What is Moore’s open question argument?

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Ashley Laura
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Pls I don’t understand if someone can clarify xx it’s under meta-ethics aqa a level.
Thank you!!
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Joe312
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The open question argument follows from Moore's views about 'goodness' being undefinable and the naturalistic fallacy.

A closed question in one which makes no sense to ask. E.g "does a triangle have three sides?". This could only be asked by someone ignorant of the meaning of 'triangle'.

However any claim about what goodness is will ultimately be an open question. A utilitarian could claim that goodness is happiness, however the question "is goodness happiness" remains open since goodness cannot be defined and therefore asking that question does not entail ignorance.
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Ashley Laura
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(Original post by Joe312)
The open question argument follows from Moore's views about 'goodness' being undefinable and the naturalistic fallacy.

A closed question in one which makes no sense to ask. E.g "does a triangle have three sides?". This could only be asked by someone ignorant of the meaning of 'triangle'.

However any claim about what goodness is will ultimately be an open question. A utilitarian could claim that goodness is happiness, however the question "is goodness happiness" remains open since goodness cannot be defined and therefore asking that question does not entail ignorance.
Thank you so much! This makes sense now
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Ashley Laura
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(Original post by Joe312)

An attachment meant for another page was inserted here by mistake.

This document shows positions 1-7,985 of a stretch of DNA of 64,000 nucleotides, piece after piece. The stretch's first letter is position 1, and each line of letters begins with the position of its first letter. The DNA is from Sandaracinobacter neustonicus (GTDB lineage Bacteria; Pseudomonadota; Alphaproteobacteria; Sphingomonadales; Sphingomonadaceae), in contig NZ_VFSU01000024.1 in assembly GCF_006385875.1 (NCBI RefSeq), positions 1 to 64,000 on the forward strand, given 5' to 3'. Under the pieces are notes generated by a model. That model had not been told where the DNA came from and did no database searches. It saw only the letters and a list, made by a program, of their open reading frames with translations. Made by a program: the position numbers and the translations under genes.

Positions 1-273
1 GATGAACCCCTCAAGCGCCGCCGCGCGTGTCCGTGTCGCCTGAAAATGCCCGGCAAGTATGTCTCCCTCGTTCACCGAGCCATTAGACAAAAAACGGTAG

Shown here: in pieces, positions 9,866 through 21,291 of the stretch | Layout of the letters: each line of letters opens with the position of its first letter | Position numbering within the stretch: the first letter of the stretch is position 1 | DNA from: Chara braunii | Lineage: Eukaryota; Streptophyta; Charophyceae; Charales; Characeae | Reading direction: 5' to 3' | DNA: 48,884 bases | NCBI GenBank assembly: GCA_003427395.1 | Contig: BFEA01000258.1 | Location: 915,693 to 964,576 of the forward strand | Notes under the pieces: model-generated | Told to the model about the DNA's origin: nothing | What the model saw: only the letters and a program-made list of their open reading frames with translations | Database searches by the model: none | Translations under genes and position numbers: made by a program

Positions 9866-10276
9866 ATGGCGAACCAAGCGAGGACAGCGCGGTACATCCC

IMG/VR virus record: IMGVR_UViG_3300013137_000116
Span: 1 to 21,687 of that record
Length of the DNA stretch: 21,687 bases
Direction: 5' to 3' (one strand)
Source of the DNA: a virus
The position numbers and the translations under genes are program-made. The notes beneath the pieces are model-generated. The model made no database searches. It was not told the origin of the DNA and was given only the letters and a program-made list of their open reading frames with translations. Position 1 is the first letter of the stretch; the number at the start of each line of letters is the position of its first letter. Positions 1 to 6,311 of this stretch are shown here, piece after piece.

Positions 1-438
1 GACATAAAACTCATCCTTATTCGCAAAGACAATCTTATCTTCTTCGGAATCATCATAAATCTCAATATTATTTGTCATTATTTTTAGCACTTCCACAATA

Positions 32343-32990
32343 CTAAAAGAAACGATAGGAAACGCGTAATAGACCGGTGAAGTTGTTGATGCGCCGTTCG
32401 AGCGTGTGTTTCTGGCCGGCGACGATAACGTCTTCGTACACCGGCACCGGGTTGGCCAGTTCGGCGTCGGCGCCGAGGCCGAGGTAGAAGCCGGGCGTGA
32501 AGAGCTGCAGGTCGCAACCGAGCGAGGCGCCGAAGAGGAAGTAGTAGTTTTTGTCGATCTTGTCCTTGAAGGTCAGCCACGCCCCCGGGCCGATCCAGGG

The open question argument follows from Moore's views about 'goodness' being undefinable and the naturalistic fallacy.

A closed question in one which makes no sense to ask. E.g "does a triangle have three sides?". This could only be asked by someone ignorant of the meaning of 'triangle'.

However any claim about what goodness is will ultimately be an open question. A utilitarian could claim that goodness is happiness, however the question "is goodness happiness" remains open since goodness cannot be defined and therefore asking that question does not entail ignorance.
Would you mind explaining naturalistic fallacy please? x
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gjd800
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(Original post by Ashley Laura)
Would you mind explaining naturalistic fallacy please? x
In Moore's terms, it is simply trying to describe 'the good' as a natural property. His point is that 'the good' is ineffable and cannot ever be described in terms of a 'natural property' such as 'pleasant' and so on. Thus what constitutes 'the good' must always be an open question, because we cannot define 'goodness' outside of itself.

It's a controversial way of using 'naturalistic fallacy' for many reasons, but that is nonetheless how he uses it.

This will provide more detail.
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